Storm over screening for prostate specific antigenBMJ 2002; 324 doi: http://dx.doi.org/10.1136/bmj.324.7350.1392 (Published 08 June 2002) Cite this as: BMJ 2002;324:1392
Right to choose is important
- Martin J Duckworth, consulting engineer (firstname.lastname@example.org)
- 29 Freemans Close, Leamington Spa, CV32 6EZ
- Prostate Cancer Awareness Net, 16240 San Pedro, No 123, San Antonio, TX 78232-3004, USA (http://www.pcaawareness.net/)
- 1120 North Charles Street, Baltimore, MD 21201, USA
- British Columbia Cancer Agency, Vancouver, BC, Canada V5Z 4E6
EDITOR—Yamey and Wilkes argue that questioning cancer screening, specifically prostate specific antigen (PSA) screening can be a risky business in America.1 My prostate cancer, like so many others, was silent and only revealed after a PSA test that my daughter nagged me into adding to my biennial company medical examination—unfortunately too late to guarantee a cure. After surgery and adjuvant radiotherapy I probably have a better prognosis than two colleagues who presented with bone metastases (and PSA values, when tested, in the 100s).
My PSA result alerted me to a potential problem and let me enter an informed debate with the medical profession—no one forced me to have a biopsy, or an operation, or opt for surgery over radiotherapy, or decline hormone therapy, or do nothing. I could talk to my doctors, read books, and use the internet. I could assess the risks and benefits of a radical prostatectomy and, what is more, carry out this assessment against the background of a medical profession uncertain as to the best course of treatment for someone presenting with my results.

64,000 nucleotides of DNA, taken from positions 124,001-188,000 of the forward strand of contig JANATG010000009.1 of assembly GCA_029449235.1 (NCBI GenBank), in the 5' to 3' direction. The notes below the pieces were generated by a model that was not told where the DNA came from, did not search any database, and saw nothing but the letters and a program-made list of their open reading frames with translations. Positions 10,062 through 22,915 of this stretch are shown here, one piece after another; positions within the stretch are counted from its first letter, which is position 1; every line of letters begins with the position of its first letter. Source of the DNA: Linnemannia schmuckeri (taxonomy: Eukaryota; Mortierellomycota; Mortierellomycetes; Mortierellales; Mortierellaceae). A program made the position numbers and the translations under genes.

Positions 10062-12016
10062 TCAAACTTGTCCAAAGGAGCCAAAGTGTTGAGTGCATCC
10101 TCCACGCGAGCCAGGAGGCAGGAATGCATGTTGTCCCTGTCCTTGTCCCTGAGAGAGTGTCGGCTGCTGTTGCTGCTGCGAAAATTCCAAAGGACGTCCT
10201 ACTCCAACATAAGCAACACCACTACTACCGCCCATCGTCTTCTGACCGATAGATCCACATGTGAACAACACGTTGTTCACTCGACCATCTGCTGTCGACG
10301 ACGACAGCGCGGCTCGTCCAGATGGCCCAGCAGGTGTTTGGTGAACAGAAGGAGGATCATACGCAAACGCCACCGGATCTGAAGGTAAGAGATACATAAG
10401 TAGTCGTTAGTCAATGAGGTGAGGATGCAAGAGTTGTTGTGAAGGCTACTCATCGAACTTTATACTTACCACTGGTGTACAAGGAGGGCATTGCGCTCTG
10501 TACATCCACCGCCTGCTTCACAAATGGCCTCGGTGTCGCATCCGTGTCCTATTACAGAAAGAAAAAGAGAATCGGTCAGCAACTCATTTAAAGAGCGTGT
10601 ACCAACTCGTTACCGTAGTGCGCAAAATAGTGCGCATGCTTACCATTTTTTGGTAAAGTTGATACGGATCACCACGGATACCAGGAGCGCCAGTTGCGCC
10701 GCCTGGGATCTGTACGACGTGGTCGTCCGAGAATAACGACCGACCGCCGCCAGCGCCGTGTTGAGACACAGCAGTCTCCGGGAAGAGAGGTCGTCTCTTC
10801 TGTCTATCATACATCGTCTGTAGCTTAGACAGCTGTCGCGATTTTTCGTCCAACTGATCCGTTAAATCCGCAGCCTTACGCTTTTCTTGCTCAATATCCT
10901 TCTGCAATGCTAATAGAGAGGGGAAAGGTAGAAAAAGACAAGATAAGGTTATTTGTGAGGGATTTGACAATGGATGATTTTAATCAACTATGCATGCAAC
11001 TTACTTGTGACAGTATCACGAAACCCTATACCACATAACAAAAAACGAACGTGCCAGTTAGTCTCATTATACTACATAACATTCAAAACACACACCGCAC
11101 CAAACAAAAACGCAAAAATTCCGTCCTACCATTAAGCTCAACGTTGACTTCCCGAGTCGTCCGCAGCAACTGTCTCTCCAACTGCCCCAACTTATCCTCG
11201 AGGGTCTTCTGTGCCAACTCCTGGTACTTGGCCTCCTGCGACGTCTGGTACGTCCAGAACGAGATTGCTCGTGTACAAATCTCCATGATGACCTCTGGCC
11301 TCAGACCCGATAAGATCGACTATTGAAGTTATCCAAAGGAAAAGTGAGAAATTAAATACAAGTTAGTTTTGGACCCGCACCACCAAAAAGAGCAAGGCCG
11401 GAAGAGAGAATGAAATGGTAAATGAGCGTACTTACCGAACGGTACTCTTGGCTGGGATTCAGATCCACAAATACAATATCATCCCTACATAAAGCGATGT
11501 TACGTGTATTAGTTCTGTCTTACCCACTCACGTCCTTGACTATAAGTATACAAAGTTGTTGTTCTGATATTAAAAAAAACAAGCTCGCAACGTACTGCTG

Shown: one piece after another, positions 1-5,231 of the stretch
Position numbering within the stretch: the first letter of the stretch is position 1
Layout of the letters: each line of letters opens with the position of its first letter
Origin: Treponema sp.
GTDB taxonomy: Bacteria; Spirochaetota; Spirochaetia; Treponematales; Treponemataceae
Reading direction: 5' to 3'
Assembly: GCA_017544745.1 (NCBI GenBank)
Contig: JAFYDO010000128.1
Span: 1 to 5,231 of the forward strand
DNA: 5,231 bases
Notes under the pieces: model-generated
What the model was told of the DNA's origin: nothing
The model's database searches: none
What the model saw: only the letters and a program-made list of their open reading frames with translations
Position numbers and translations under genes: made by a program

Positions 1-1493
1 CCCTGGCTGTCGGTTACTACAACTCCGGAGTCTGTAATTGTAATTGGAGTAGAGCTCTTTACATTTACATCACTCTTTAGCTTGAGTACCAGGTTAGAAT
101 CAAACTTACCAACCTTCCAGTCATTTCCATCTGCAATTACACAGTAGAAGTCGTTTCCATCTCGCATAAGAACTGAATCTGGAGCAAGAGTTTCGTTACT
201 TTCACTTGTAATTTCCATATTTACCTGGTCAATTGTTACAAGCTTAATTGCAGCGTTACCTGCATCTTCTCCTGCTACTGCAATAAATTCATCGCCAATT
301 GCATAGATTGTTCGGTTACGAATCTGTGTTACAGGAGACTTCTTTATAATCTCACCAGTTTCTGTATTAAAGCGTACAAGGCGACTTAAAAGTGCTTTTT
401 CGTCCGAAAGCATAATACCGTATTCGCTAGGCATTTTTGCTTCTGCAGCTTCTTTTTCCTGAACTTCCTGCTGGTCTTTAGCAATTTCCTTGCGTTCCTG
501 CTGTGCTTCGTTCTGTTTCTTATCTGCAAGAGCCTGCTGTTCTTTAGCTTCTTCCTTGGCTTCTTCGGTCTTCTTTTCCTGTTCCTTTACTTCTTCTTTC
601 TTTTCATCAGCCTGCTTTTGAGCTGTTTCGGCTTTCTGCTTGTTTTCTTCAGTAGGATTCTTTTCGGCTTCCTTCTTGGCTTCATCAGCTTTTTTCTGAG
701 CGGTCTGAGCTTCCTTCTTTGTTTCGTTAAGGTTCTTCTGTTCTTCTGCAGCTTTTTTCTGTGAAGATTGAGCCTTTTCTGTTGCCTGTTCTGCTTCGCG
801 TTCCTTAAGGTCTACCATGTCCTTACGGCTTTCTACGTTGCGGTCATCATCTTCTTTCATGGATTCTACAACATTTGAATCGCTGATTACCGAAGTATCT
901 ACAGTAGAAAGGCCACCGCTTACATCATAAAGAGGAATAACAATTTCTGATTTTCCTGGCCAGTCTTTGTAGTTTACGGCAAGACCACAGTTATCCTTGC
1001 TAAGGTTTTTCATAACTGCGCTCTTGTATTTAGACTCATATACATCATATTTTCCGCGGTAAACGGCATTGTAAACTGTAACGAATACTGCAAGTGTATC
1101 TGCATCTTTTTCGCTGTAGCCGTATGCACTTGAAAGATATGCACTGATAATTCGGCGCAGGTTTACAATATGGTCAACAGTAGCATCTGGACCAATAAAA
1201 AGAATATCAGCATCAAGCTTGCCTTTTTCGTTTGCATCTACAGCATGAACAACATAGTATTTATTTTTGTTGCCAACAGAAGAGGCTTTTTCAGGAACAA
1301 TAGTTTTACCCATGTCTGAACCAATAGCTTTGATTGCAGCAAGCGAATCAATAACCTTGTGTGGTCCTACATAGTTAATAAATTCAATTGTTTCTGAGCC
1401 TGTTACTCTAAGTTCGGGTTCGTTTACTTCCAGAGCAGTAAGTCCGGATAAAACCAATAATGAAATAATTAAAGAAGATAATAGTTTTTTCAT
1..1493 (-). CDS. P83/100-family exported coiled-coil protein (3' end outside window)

The key issue is that I could participate in making a life threatening personal decision, rather than have participation (and, by extension, timely treatment) denied to me because PSA screening had been ruled out for the entire male population on the basis of historical statistics. I am enough of a cynic to believe that some of the uncertainty surrounding PSA testing policy in the United Kingdom relates to resources.
During my decision making process, I came across a paper on dilemmas in treating early prostate cancer.2 It was easy to work out that there just aren't enough experienced urologists (who are dextrous enough to carry out this tricky operation successfully and have the courage to attempt it) to carry out …
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